How to make it happen: Ask customers what sort of information they want from you. You can do this when you’re talking with them, through social media, through customer service calls, etc. Then, deliver. If they want tips on how to use your product, give them a newsletter filled with tips. If they’re looking for inspiration in the form of eye candy (i.e. pictures), give them pictures (perfect for people in visual businesses, like design/build firms, photographers, and artists). If they enjoy hearing success stories, share those. Once you’ve had a newsletter going for a while, you’ll get a sense through the analytics about what content gets the most click-throughs and opens. Study what works and replicate that.
Your valuable content, of course, means nothing if you don’t have an engaging subject line that compels people to open the email (and remember that to abide by the CAN-SPAM Act, the subject can’t be misleading, either…it needs to deliver on its promise). Need help? Check out our article on how to write engaging email subject lines.
6. Mobile mindset. You want your newsletter to be easy to read, and we’re not just talking about the words you use. You want it to be visually pleasing as well. Since more and more people are reading their emails on smartphones and tablets, make sure that whatever newsletter template you’re using displays well on multiple devices.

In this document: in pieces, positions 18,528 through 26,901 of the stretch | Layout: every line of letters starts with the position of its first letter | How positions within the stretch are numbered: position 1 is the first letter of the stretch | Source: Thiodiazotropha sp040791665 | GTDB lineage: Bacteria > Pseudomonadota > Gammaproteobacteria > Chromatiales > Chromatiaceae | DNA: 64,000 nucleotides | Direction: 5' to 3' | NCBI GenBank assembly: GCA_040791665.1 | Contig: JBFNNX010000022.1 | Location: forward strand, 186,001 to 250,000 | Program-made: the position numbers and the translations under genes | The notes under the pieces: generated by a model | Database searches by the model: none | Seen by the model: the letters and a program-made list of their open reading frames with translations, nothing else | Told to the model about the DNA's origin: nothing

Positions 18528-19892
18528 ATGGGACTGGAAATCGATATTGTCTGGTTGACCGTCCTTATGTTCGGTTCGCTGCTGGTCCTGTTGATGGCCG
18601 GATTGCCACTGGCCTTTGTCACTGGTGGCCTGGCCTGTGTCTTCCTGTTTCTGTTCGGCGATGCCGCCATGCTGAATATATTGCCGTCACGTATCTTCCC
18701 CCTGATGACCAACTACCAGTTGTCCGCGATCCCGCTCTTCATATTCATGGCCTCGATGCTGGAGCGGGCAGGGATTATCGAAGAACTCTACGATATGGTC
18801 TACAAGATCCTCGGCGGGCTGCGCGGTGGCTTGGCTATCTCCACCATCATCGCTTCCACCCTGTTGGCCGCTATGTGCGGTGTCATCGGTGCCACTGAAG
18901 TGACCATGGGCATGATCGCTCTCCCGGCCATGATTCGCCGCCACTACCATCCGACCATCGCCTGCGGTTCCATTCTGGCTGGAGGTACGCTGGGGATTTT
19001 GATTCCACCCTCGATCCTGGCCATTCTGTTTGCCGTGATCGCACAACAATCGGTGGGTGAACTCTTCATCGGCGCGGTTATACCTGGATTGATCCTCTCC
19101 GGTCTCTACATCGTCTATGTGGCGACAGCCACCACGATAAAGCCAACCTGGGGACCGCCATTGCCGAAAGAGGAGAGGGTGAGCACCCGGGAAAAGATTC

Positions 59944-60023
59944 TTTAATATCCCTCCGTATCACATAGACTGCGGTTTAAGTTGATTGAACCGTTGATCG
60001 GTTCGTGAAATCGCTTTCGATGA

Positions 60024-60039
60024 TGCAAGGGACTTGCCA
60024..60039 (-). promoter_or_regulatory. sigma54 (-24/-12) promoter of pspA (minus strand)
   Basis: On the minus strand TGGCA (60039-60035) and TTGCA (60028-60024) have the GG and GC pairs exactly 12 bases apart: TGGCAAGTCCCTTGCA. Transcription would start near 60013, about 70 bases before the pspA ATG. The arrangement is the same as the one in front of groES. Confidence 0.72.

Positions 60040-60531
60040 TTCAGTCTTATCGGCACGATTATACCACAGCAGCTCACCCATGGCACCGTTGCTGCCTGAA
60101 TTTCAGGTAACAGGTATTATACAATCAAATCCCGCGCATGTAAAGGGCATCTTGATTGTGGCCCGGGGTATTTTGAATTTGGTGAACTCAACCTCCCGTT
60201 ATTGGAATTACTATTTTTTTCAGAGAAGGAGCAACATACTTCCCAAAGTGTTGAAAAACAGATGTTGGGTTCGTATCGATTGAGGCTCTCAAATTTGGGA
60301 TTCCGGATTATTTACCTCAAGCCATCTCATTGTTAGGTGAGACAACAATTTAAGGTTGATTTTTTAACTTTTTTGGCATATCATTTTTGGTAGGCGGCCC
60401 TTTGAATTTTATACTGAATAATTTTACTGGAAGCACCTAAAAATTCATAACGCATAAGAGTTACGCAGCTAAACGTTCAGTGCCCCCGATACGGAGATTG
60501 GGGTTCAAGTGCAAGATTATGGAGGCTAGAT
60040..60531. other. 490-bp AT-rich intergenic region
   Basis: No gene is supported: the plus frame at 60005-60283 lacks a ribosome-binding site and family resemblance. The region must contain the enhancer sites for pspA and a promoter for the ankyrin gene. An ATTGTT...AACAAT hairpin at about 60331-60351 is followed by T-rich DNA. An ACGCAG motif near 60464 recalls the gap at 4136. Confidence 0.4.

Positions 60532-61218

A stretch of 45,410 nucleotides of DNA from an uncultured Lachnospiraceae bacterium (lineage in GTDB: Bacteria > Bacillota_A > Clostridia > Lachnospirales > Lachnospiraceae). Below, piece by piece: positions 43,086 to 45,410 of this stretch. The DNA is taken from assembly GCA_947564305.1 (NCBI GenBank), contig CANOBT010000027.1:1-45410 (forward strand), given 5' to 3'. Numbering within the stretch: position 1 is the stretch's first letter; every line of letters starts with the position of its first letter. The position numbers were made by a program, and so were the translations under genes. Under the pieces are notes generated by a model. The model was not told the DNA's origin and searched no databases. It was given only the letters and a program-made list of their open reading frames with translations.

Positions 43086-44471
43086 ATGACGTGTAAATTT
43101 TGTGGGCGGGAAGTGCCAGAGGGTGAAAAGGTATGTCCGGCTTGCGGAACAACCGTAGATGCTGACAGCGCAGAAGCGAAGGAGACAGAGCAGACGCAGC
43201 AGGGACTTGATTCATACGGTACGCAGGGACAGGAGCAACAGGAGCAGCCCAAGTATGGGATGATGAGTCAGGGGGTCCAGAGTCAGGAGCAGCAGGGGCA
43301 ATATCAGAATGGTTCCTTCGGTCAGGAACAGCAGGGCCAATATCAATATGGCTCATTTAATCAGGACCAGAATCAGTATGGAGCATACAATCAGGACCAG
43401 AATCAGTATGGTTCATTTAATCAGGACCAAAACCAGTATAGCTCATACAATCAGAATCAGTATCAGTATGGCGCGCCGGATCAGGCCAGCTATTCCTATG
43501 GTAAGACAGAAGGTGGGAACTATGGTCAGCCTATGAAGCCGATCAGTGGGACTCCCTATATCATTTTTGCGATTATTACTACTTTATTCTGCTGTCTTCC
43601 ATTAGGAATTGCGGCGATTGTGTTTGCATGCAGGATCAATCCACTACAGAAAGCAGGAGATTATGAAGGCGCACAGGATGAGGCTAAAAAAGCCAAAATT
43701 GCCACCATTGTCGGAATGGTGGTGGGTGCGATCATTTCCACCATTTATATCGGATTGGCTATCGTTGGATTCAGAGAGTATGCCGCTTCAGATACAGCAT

How to make it happen: The best email vendors are providing more mobile-friendly templates. If you’ve been sending a newsletter for a long time (over three years), you’re probably using a template that wasn’t necessarily designed with mobile in mind. Don’t fret. First, do a “test send” of some past newsletters and see how they display on different smartphones and tablets. Are they easy to navigate? Easy to read? If not, consider using a template that’s mobile friendly. Note: the design might not be as robust, but as long as the content is compelling, it sounds like you/your company, and there’s some branding (like a logo), you’ll be good. What you don’t want to happen is have your newsletter click-through rate dramatically decrease because people don’t have the patience to navigate an email that doesn’t render well on mobile devices.
Do you send an email newsletter? Can you think of any other “must-haves”? Share in the comments.